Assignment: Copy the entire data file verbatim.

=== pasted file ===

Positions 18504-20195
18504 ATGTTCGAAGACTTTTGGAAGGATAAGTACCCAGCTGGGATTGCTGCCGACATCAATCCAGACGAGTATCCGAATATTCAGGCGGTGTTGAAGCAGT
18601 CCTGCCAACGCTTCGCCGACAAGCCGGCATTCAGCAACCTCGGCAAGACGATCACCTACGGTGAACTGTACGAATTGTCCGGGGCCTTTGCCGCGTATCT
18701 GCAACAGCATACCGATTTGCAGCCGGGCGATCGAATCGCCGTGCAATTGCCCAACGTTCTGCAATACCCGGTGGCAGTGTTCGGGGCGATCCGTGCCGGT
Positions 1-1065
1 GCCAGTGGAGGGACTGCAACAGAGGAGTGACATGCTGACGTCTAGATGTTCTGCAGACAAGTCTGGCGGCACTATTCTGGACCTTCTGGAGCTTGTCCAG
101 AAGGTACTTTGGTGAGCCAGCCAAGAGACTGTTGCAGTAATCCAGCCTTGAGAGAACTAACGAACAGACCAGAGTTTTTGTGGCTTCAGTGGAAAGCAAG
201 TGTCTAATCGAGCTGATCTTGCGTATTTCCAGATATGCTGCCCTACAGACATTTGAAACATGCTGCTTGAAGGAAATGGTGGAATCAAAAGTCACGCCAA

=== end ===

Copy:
Positions 18504-20195
18504 ATGTTCGAAGACTTTTGGAAGGATAAGTACCCAGCTGGGATTGCTGCCGACATCAATCCAGACGAGTATCCGAATATTCAGGCGGTGTTGAAGCAGT
18601 CCTGCCAACGCTTCGCCGACAAGCCGGCATTCAGCAACCTCGGCAAGACGATCACCTACGGTGAACTGTACGAATTGTCCGGGGCCTTTGCCGCGTATCT
18701 GCAACAGCATACCGATTTGCAGCCGGGCGATCGAATCGCCGTGCAATTGCCCAACGTTCTGCAATACCCGGTGGCAGTGTTCGGGGCGATCCGTGCCGGT
Positions 1-1065
1 GCCAGTGGAGGGACTGCAACAGAGGAGTGACATGCTGACGTCTAGATGTTCTGCAGACAAGTCTGGCGGCACTATTCTGGACCTTCTGGAGCTTGTCCAG
101 AAGGTACTTTGGTGAGCCAGCCAAGAGACTGTTGCAGTAATCCAGCCTTGAGAGAACTAACGAACAGACCAGAGTTTTTGTGGCTTCAGTGGAAAGCAAG
201 TGTCTAATCGAGCTGATCTTGCGTATTTCCAGATATGCTGCCCTACAGACATTTGAAACATGCTGCTTGAAGGAAATGGTGGAATCAAAAGTCACGCCAA